Why It’s Time to Approach Bond ETFs Differently
January 6th 2010 at 6:00am by Tom Lydon
For decades, the popular fixed-income investing adage held that you should allocate a certain percentage of your portfolio to bonds and increase that allocation as you age. But the times, they are a-changin’.
Jim Ross, president and senior managing director at State Street Global Advisors cautions, “Now is not the time to just buy some bonds and forget about it.” That approach could get you burned.
Ross instead urges investors to take a more active role in their fixed-income portfolio, especially as the threat of rising interest rates looms. That makes it more important than ever for investors to look at the bonds they hold and ensure that they’re diversified across the yield curve. It’s important to be nimble and reactive as interest rates rise and fall. [What the yield curve means for ETFs.]
As rates change, it affects bond exchange traded funds (ETFs) in different ways. A long-term bond fund will take a greater hit to its value when interest rates rise than a short-term bond fund. When interest rates fall, the reverse is true.
Just as you would take a diversified approach to the equity side of your portfolio – perhaps some allocation to emerging markets, some more to domestic stocks and so on – Ross urges investors to think of their fixed-income portfolio in the same way.
“If you look at where the inflows have been, it’s mostly core [bond] funds. Investors just go get the broadest thing out there,” Ross says. The trouble with that? “You’re taking on the risk of potential rate hikes.” [High-yield ETFs: Is the party over?]
You could also potentially be ignoring the bigger picture. When it comes to equities, investors often buy based on what they think will happen: small-cap may outperform large, or domestic stocks might outperform global ones.
“People need to look at bonds the same way.” Ross says. If you’re investing in a particular bond type because you have a specific view of the market, a broad fund won’t give you much of the exposure you’re seeking. [Benefits of international bonds.]
Ross is heartened by the increased allocation to fixed-income in many portfolios, up from 40% closer to 60%. But if bond funds represent that much of a chunk, he says, investors need to carefully consider what they should be buying.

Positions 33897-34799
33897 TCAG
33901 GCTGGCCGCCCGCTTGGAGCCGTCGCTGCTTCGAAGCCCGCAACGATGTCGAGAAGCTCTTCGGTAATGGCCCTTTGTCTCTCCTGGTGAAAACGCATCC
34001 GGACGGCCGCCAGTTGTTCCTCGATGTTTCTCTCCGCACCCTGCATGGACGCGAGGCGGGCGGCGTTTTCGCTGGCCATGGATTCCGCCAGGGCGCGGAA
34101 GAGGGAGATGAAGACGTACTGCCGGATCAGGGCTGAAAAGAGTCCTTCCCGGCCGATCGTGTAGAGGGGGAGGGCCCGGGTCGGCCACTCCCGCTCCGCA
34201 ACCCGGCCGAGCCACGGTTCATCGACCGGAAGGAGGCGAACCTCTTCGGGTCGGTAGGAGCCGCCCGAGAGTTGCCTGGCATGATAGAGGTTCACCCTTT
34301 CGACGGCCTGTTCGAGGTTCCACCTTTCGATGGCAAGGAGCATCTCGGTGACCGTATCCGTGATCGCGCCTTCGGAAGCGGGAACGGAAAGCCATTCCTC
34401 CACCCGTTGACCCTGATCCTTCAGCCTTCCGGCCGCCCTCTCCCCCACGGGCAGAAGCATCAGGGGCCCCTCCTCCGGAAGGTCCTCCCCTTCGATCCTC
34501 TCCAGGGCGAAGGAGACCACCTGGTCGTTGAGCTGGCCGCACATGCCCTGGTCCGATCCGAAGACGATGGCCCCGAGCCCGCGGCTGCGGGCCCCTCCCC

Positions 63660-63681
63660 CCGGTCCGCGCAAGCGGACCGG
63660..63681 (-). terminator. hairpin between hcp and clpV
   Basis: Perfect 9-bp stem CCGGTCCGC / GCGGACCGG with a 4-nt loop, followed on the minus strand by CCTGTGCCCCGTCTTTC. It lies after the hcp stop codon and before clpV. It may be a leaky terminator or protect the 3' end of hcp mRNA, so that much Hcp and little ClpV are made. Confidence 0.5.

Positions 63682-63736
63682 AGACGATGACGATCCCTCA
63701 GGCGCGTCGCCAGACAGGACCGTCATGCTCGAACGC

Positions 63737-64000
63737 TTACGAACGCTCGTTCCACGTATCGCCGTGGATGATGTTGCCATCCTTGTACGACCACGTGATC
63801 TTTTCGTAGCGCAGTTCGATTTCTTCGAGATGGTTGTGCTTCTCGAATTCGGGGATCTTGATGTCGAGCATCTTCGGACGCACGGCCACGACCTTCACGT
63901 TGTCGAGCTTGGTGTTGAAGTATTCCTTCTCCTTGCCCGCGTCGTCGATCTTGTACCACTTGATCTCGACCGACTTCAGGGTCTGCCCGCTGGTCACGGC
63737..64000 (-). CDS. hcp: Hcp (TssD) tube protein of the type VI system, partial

If your view is that the U.S. dollar will continue to weaken, international Treasuries and both U.S. and non-U.S. Treasury Inflation-Protected Securities (TIPS) “make complete sense,” says Ross. [TIPS: Your questions answered.]
In the event of stagflation – little to no growth coupled with inflation – investors may head to the short end of the yield curve.
“The old buy-and-hold approach on the equity side didn’t necessarily work out in the last 10 years. Buy and hold on the fixed-income side may not necessarily help, either.”
Ross doesn’t feel this way simply because we’re in a low-rate environment, either. Taking a more active role in your fixed-income portfolio should be a long-term shift, he says. “You could make the case that it should have been there five years ago.” [How to research bond ETFs.]
The best yields right now, says Ross, are those coming from high-yield bond funds, such as the SPDR Barclays Capital High Yield Bond (NYSEArca: JNK), which is yielding 12%. iShares iBoxx $ High Yield Corporate Bond Fund (NYSEArca: HYG) is yielding 9.8%.
In a recent appearance on CNBC, Ross’s pick for the current environment is the SPDR Barclays Capital Short-Term Corporate Bond (NYSEArca: SCPB), which launched last month. It tracks the 1-3 year U.S. investment-grade corporate bond market.
Don’t be afraid to look abroad, either, says Ross. In fact, his feeling is that U.S. investors are under-allocated to international bonds for the same reasons they’re under-allocated in international equities. “Anytime you go outside the U.S., there’s more perceived risk.”
But international yields right now are a little better than those in the United States, meaning that they may be an opportunity for a yield pickup. An additional benefit of international fixed-income investing is that it’s a dollar play, as well. “If the dollar strengthens, you lose,” says Ross.
The opinions and forecasts expressed herein are solely those of Tom Lydon, and may not actually come to pass. Information on this site should not be used or construed as an offer to sell, a solicitation of an offer to buy, or a recommendation for any product.